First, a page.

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Schwarzenegger Proposes $9.9B In Cuts, Fund Shifts

SACRAMENTO (KCBS / AP) -- Gov. Arnold Schwarzenegger on Monday declared a fiscal emergency in California and asked lawmakers to meet in a special session to close an immediate $6 billion deficit.

The Republican governor announced a plan that relies largely on cuts to health care and social services for the poor, a proposal that was not received enthusiastically by the Democrats who control the Legislature.

KCBS' Chris Filippi Reports:

About $7.4 billion of Schwarzenegger's proposal would come from cuts, include reducing cash assistance to needy families by 15.7 percent in April, then eliminating the entire welfare-to-work program in July.

He wants to eliminate vision coverage and increase monthly premiums for Healthy Families, a program that provides health coverage for children of low-income families.

The governor also is asking the state to limit prescriptions and cap physician visits to 10 a year for Medi-Cal recipients. Medi-Cal is the state's medical program for the poor.

Schwarzenegger referred to the Legislature's record-long budget impasse earlier this year in explaining why he was calling lawmakers into a special budget session. He said lawmakers should act immediately because cuts can take months to take effect.

"It is extremely important that they start right now. That's the fiscally responsible thing to do," Schwarzenegger said. "Like I said, I think any governor, it's not just me, any governor that sits here would do exactly the same thing."

Schwarzenegger called his eighth special session on the budget the same day new lawmakers were sworn into office. Under the special session provisions, the Legislature has 45 days to address the fiscal crisis and would be prohibited from acting on other bills should they fail to respond by that deadline.

Schwarzenegger will be gone from office long before then, with Gov.-elect Jerry Brown taking over on Jan. 3. Democratic lawmakers have indicated they would be more inclined to wait for Brown before taking action on the state's deficit.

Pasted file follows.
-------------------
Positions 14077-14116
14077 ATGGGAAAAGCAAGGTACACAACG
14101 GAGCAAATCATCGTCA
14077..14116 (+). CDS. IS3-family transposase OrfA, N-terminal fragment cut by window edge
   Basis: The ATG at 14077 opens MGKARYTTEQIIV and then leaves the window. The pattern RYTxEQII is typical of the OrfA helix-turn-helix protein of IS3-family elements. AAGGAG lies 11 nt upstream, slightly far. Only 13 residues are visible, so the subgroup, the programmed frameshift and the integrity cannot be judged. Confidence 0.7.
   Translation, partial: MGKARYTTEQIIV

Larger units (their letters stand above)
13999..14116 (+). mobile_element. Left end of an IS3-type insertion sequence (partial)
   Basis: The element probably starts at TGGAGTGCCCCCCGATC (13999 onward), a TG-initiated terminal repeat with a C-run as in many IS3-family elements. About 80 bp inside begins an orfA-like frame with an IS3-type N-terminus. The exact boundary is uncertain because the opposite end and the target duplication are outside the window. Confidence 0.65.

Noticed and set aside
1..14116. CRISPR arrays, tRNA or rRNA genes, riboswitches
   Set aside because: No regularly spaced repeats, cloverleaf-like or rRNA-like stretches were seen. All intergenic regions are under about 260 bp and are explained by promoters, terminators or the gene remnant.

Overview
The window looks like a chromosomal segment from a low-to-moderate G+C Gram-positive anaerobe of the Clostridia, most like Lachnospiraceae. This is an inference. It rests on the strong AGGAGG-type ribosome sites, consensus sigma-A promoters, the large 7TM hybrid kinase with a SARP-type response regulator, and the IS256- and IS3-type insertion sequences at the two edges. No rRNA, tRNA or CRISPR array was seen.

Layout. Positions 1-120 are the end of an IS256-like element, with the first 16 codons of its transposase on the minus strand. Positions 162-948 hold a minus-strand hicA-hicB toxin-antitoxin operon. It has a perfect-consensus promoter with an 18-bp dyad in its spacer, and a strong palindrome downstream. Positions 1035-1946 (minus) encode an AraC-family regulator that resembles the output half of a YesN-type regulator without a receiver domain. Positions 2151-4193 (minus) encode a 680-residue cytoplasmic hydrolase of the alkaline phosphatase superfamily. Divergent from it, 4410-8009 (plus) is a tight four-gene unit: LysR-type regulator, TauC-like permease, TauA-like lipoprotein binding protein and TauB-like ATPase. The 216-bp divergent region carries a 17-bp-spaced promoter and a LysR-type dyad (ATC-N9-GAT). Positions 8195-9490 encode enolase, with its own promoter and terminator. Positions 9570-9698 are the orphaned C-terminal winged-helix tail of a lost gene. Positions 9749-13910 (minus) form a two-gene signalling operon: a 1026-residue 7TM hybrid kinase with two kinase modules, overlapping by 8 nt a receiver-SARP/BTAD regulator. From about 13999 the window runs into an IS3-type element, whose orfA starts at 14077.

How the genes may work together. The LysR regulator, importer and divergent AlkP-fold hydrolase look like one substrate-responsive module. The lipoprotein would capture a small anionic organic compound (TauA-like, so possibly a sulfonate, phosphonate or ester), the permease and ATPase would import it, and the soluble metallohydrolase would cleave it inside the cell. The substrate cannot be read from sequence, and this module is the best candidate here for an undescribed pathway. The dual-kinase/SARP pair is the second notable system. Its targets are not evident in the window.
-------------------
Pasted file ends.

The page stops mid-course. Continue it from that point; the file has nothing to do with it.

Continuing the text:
"I believe the governor will have a difficult time convincing the Legislature to approve his proposal given the fact that it doesn't address the entire problem, doesn't create jobs and is in fact a rehash of proposals we have already considered and rejected," Assembly Speaker John Perez, D-Los Angeles, said in a statement.

Perez on Monday outlined his agenda for the year as he convened a new legislative session and swore in a new batch of lawmakers. Among Perez's plans is a bill to overturn the governor's veto of child care services in order to save $256 million.

California faces a budget shortfall of $6 billion in the current fiscal year and more than $19 billion in the fiscal year that will begin July 1.

The budget that he signed Oct. 8 was filled with overly optimistic revenue assumptions, cost shifts and it assumed more federal aid than the state can expect to receive. Many, including the nonpartisan Legislative Analyst's Office, had warned the spending plan would not hold.

Although California's $1.9 trillion economy is seeing some signs of recovery with recent retail sales and export figures rising, the governor said the state's tax system remains broken and the level of spending unsustainable.